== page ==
The Oscar Mayer Wienermobile was released in 1936 with the designer being Oscar Mayers nephew, Carl J. Mayer and has been redesigned by Brooks Stevens in 1958 and looks more futuristic, this was the year when the buns were incorporated in the design for the very first time.
There are only six Wienermobiles traveling on the roads in the United States. Each driver of the Wienermobile is known as "The Hotdogger" and Gear Head got to see one of them up close.
The Wienermobile is 27ft long, 8 feet wide, and weighs 14,500 pounds. It can seat up to 6 passengers including the driver with comfy red and yellow air hydraulic e seats. The new Wienermobile body types are all fiberglass and they all come with cool appointments such as the Star Wars like gull-wing entrance door with a retractable staircase for easy exits and access, the dashboard is shaped like a Hot Dog, it comes equipped with a GPS navigational system, a lavish “mustard condiment splattered carpet", voice and touch screen controls for the onboard sound system, Bluetooth, and navigation. The Wienermobile “bunroof” is also detachable and there is a rear navigation camera so the driver can see when in reverse, awesome blue sky ceiling art, a smiling front grill and official Oscar Mayer wiener jingle horn that sounds so cool.
The Weinermobile has limited power and speed, with the engine being a V-8, 6.0 litre 300 VORTEC engine that runs on high octane mustard, according to the specification poster that accompanies the vehicle, the classic Weinermobile had a 4785 cc (292 cu in.) engine that pumped out only 172 hp and went as fast as 23rpms.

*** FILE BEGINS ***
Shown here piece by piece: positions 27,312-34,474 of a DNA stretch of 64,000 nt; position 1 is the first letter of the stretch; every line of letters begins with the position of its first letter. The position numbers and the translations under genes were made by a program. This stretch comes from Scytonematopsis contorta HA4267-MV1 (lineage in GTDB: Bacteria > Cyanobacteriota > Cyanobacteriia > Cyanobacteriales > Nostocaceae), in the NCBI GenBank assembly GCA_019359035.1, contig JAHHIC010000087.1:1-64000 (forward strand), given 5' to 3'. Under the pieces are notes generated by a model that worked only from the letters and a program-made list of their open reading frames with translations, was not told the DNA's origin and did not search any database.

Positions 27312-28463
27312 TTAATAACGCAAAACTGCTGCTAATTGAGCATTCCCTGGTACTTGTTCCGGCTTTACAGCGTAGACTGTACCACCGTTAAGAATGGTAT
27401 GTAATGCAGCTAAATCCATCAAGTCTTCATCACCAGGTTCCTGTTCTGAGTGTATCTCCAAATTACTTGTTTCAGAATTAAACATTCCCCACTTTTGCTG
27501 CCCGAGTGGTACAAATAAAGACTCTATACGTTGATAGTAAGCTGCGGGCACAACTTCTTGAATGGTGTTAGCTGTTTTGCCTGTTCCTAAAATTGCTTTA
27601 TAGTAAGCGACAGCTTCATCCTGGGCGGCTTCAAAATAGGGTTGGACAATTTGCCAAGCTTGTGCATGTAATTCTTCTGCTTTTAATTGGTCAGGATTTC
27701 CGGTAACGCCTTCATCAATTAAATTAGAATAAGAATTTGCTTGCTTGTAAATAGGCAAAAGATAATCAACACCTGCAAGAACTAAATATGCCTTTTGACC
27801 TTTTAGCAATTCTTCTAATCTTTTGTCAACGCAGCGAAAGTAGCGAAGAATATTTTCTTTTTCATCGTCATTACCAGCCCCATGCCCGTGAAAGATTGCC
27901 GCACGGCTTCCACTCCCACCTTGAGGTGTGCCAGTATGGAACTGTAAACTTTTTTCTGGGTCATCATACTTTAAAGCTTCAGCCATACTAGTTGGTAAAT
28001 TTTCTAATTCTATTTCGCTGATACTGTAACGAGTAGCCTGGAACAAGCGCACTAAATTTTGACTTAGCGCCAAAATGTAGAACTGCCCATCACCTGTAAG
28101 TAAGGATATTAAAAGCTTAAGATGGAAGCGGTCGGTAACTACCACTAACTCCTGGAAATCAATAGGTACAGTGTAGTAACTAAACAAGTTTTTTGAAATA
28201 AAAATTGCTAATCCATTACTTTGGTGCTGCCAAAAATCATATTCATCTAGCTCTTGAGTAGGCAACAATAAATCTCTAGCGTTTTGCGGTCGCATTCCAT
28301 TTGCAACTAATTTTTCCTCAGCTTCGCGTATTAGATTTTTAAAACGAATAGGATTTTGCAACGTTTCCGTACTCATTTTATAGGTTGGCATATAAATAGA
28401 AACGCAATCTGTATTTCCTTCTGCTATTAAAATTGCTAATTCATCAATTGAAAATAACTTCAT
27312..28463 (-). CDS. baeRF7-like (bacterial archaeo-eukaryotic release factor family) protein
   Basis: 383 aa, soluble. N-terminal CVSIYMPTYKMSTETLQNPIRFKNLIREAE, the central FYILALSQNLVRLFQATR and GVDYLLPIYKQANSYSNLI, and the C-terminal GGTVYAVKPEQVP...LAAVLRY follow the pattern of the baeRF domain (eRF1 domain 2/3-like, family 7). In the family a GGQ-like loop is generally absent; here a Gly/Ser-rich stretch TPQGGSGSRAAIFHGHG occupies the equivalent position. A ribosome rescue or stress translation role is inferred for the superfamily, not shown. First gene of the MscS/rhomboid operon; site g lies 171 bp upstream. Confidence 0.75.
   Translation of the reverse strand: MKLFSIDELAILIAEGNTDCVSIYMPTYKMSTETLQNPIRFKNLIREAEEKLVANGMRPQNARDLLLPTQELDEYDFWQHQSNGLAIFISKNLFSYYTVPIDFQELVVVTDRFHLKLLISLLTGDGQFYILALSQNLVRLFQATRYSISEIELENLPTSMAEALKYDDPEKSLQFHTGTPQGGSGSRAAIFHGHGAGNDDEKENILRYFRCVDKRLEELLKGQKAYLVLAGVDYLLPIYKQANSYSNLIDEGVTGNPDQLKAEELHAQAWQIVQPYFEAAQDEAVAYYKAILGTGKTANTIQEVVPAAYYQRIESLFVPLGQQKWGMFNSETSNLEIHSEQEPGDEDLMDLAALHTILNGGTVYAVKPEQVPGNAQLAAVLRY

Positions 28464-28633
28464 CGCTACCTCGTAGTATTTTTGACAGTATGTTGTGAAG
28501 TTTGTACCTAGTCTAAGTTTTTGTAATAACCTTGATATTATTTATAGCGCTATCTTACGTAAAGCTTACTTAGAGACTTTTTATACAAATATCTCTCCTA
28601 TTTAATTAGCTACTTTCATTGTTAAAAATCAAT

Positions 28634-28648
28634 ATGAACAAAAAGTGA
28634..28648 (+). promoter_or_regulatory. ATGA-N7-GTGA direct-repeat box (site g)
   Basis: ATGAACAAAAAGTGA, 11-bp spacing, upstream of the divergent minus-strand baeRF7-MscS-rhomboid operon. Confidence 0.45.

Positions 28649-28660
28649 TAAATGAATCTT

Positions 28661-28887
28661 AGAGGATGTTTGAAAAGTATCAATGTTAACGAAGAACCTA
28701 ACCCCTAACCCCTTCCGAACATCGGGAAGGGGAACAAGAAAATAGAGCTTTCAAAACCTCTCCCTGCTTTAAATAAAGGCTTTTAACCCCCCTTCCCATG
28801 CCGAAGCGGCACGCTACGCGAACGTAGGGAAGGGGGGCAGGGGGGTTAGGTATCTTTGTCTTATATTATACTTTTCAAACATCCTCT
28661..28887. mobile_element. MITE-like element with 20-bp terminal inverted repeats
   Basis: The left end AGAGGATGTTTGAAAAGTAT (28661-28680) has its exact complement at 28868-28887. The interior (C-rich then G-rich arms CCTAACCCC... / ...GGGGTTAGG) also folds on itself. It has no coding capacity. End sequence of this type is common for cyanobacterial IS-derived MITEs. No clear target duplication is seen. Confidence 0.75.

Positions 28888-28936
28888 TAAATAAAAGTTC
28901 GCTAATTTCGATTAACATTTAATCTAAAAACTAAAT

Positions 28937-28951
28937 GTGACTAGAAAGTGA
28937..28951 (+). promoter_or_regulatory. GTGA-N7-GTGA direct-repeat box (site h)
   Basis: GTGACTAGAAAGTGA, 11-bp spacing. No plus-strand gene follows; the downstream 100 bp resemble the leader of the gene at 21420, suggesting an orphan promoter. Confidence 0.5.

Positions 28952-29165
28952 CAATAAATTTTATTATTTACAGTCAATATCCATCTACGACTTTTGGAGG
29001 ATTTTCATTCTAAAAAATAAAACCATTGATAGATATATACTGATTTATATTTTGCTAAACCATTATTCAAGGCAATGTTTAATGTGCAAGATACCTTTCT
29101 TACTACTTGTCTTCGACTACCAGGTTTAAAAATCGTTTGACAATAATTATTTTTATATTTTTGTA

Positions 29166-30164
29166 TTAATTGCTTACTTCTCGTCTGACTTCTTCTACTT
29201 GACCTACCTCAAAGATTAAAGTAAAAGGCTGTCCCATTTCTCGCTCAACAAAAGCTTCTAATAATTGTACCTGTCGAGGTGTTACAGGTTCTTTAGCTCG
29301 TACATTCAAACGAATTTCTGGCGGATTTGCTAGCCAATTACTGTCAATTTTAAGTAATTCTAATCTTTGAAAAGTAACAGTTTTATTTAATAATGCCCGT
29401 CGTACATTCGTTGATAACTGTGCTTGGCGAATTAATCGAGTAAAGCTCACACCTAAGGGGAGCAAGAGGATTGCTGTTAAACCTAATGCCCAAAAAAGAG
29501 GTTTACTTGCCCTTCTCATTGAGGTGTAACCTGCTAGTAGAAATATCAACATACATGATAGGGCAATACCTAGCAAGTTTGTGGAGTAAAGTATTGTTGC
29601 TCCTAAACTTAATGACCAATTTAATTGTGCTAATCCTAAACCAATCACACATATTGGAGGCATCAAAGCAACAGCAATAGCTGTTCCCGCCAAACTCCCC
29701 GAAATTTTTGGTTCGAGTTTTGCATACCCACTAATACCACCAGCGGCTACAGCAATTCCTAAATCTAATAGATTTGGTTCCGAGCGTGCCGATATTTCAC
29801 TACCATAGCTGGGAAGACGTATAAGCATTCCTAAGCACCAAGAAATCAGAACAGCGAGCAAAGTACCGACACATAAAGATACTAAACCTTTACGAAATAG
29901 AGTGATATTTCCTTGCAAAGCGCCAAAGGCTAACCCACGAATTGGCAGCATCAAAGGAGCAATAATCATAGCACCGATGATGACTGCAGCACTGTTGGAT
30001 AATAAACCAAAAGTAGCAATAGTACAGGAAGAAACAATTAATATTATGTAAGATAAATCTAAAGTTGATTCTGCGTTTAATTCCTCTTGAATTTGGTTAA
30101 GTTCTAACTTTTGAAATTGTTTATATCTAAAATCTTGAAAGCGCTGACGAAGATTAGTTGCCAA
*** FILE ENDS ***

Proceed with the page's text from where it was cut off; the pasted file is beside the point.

The Oscar Mayer Weinermobile was a creation to get people stoked about eating Oscar Mayer hot dogs, and although it is shaped like a Hot Dog, it sadly doesn't serve them. However, you can get a cool little Oscar Mayer Whistle from them that is designed to look like the Oscar Mayer Wienermobile.
Photos of the The Oscar Mayer Wienermobile.
General Information about the Oscar Mayer Wienermobile.
Oscar Mayer Co., Madison, Wis.
Mid.engine, rear drive
Major options on test car
Air conditioning, cassette stereo, onions, mustard, relish, melted cheese
Price as tested
General Motor Information.
L-6, liquid cooled, cast iron block and head
4785 cc (292 cu in.)
Bore and stroke
96.5 x 108.0 mm (3.80 x 4.25 in.)
OHV, 2 valves/cylinder
Max. engine speed
Max. power (SAE net)
172 hp @ 23 rpm
Max. torque (SAE net)
275 lb-ft @ 11 rpm
Strainer and cheesecloth
Final drive ratio
You figure it out
5'll get you 10
Independent, equal-length A-arms, leaf springs, rubber bands
Ever think about being a "Hotdogger? Here is a look into the life of an Oscar Mayer Weinermobile "Hotdogger."
The drivers of these Wienermobiles are known as “hotdoggers” and since 1988 the job has been held mostly by college graduates.
Sammi Manning, hotdogger for the Rochelle run, says "driving the Wienermobile is a challenging and yet fun job."
“You meet people, the big kids are as excited as the little kids, sometimes more so, and everyone enjoys having their photo taken beside or in front of the Wienermobile,” she said. “People often turn their cars around to follow the Wienermobile, but somehow never ketchup!”
Manning enjoys every second of her job being a "hotdogger", however she has admitted that the job is not meant for everyone, Manning says.
“Many have applied for the job and even taken a test run and find they just can’t cut the mustard!” she joked.